Im and Left turn the corner and spot the Citroën. They speed up slightly, and Left, as he walks, takes a small box from his pocket. He slows as he approaches, looking at the tiny window. A beeping commences, getting louder as he nears the car.
Im gets into the front seat, but Left walks around the car listening as the beep gets louder still, then decreases again. He goes back to where the beep was loudest, crouches and peers under the car. He pulls at the magnetic device attached to the underbody of the car and places it on the kerb, then gets in the car. Barry pulls away without hurry and heads for the nearby highway.
In the car park Peter is on the phone. He listens as he is told his car is not far away, and hurriedly follows the directions given by the 121 Hard to Tell, Really
security firm. When he reaches the spot there is no Citroën, just a magnetic box on the kerb.
After thirty kilometres Barry pulls off the highway onto a small side road. He follows this for twenty-five kilometres then joins a different highway and drives west. After an hour he stops and pulls into a lay-by to check the boot. It seems empty, but there is a slight lump under the mat. They pull it aside. Instead of a spare wheel they find a round wooden box with a hinged lid. It has a padlock on it. Barry can pick simple padlocks as well as pockets, and he has it open within a minute. He opens the lid and draws his breath. In the box is a rolled-up boiler-suit, a cotton balaclava and two pistols in a wooden rack.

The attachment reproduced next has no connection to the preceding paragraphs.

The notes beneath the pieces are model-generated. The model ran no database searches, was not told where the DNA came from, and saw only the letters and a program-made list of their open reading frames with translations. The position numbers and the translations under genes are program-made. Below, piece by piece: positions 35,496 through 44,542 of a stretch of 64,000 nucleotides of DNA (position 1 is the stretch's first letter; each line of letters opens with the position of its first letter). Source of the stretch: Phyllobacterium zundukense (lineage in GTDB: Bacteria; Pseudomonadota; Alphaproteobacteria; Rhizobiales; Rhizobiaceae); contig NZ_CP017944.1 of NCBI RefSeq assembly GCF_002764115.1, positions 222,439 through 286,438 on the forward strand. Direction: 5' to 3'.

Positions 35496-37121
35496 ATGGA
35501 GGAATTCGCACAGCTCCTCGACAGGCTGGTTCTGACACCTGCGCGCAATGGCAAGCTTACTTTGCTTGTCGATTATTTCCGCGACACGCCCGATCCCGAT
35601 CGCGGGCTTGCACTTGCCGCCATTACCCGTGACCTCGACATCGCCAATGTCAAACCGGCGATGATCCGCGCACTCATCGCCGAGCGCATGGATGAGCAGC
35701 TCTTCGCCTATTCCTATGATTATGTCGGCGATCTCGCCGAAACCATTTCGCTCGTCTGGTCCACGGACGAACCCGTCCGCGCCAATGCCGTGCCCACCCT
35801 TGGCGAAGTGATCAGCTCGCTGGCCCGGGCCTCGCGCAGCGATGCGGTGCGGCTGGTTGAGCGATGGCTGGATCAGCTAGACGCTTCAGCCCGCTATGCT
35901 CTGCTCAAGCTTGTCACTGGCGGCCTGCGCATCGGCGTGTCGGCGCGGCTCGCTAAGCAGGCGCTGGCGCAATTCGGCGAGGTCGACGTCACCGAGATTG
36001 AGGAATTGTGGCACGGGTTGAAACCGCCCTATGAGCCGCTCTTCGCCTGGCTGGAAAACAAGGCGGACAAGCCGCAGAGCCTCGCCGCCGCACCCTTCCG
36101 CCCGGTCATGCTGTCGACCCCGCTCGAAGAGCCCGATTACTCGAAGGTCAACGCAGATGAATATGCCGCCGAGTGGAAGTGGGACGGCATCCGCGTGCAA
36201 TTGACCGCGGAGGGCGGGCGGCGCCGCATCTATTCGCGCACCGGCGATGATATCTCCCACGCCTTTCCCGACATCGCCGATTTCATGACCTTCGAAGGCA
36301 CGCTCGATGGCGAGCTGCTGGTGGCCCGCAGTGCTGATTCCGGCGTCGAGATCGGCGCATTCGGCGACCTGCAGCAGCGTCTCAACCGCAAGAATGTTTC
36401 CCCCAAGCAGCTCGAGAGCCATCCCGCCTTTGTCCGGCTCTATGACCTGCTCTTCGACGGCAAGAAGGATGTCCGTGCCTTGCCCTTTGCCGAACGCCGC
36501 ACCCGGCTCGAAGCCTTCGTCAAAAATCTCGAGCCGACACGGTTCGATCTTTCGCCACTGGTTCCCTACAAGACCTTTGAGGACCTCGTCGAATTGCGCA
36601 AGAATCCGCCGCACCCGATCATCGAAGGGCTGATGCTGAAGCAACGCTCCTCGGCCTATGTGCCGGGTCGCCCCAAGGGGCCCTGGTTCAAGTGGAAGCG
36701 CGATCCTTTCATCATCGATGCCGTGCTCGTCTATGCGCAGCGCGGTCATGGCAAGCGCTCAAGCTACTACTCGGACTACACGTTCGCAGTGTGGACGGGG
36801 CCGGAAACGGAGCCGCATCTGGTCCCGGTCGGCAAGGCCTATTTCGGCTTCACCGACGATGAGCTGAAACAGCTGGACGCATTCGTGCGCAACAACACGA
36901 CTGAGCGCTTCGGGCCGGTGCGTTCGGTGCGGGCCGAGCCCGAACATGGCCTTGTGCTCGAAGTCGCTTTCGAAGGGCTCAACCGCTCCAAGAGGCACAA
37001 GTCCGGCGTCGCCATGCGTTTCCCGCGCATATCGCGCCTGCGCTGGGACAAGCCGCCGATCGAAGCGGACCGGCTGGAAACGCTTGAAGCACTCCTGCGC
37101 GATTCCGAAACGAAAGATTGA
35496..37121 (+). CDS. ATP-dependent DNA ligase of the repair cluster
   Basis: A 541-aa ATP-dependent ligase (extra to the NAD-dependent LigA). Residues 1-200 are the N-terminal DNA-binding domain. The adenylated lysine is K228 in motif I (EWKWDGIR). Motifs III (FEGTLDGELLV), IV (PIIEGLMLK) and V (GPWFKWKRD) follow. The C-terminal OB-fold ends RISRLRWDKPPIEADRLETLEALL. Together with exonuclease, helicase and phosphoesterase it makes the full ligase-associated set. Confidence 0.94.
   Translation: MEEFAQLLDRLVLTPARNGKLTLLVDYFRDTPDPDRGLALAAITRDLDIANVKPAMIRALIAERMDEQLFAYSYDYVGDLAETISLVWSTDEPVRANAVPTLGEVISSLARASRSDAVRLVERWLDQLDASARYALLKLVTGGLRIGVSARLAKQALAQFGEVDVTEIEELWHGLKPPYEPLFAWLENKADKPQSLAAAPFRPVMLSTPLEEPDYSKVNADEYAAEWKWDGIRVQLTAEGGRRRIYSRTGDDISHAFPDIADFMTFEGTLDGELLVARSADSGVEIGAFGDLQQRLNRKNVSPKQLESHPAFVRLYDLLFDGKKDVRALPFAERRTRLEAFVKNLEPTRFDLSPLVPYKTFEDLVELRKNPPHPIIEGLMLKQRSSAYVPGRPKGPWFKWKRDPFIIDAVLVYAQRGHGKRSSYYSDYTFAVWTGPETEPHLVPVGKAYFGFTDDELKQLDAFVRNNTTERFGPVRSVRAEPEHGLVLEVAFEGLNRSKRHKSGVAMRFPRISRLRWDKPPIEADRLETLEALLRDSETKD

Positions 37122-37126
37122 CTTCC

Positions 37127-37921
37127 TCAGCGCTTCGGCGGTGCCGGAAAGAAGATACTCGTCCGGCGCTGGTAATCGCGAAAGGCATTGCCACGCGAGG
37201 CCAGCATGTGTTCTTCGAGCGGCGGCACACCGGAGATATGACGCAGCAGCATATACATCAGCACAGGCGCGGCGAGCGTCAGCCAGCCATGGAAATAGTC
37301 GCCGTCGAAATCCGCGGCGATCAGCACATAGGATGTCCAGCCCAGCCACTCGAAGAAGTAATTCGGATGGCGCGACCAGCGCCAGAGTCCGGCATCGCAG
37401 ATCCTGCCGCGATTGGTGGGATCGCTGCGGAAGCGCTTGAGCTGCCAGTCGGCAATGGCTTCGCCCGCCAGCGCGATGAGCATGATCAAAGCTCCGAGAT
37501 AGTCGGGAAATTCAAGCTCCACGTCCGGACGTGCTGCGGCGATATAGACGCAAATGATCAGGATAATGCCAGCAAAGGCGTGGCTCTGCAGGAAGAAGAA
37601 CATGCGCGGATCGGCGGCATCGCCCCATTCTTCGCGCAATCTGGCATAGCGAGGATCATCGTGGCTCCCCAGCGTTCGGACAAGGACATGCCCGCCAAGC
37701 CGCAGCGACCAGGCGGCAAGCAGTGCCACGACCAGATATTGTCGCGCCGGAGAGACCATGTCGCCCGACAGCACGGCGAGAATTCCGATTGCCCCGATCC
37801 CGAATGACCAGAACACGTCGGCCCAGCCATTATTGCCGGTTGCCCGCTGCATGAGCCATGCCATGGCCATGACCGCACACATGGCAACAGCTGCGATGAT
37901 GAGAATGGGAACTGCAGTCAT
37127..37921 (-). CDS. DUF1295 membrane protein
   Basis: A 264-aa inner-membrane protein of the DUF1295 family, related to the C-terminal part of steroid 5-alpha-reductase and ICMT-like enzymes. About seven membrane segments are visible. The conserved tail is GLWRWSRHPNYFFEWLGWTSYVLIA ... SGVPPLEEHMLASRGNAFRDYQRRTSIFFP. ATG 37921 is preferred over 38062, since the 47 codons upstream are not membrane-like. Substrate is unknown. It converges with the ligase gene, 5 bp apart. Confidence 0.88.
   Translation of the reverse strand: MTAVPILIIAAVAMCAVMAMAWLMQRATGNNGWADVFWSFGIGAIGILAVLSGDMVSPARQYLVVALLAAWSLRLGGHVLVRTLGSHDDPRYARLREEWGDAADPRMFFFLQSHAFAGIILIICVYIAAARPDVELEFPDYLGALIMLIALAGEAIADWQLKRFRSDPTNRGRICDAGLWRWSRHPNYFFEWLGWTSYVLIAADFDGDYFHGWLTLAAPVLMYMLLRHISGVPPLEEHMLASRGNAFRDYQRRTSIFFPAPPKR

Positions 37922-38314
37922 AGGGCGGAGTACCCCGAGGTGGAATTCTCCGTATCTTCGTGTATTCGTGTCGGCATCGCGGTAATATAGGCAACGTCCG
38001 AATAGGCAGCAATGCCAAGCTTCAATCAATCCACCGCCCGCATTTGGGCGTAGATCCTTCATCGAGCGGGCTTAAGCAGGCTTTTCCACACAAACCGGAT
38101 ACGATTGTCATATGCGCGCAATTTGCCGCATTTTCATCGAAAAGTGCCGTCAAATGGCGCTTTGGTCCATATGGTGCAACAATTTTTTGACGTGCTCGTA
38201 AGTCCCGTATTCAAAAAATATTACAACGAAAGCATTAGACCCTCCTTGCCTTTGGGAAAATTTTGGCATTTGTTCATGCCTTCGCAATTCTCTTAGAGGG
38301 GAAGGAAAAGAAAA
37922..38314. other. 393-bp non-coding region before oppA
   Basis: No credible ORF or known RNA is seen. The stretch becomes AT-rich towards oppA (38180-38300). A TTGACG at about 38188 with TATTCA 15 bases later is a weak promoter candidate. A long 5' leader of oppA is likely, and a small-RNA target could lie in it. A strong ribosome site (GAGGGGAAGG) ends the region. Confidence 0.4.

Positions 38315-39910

‘What the…’ says Im.
Left reaches a hand to pick up one of the pistols, but Barry stops him. He takes his handkerchief and uses it to lift the pistol himself. He releases the magazine and draws it out of the handle using the other edge of the handkerchief, and inspects it. It is fully loaded. He snaps the magazine back into the pistol and replaces it in the rack. Closes the lid of the box. Thinks.
‘This is shit,’ he says eventually.
Left agrees. ‘Can we ditch the box?’
Barry wipes the padlock clean in case of fingerprints. They are well out of their league. He hefts the side of the box, but it is bolted into place. He looks at the other two. ‘First the tracker, and now this. It stinks. We have to get back and ditch the car in town. Who the hell was that guy?’
‘But Chas is expecting us. He’s got the money.’
Barry snorts. ‘Don’t you get it? This car is owned by a real bad dude. It’s poison. We got to get out of here.’
They climb back into the Citroën and Barry drives again, while the others wipe down anything they might have touched. They take a different route back to town, planning to dump the car near a station and take the train back home. ‘Not too close to a station. You never know,’ says Im, wising up fast.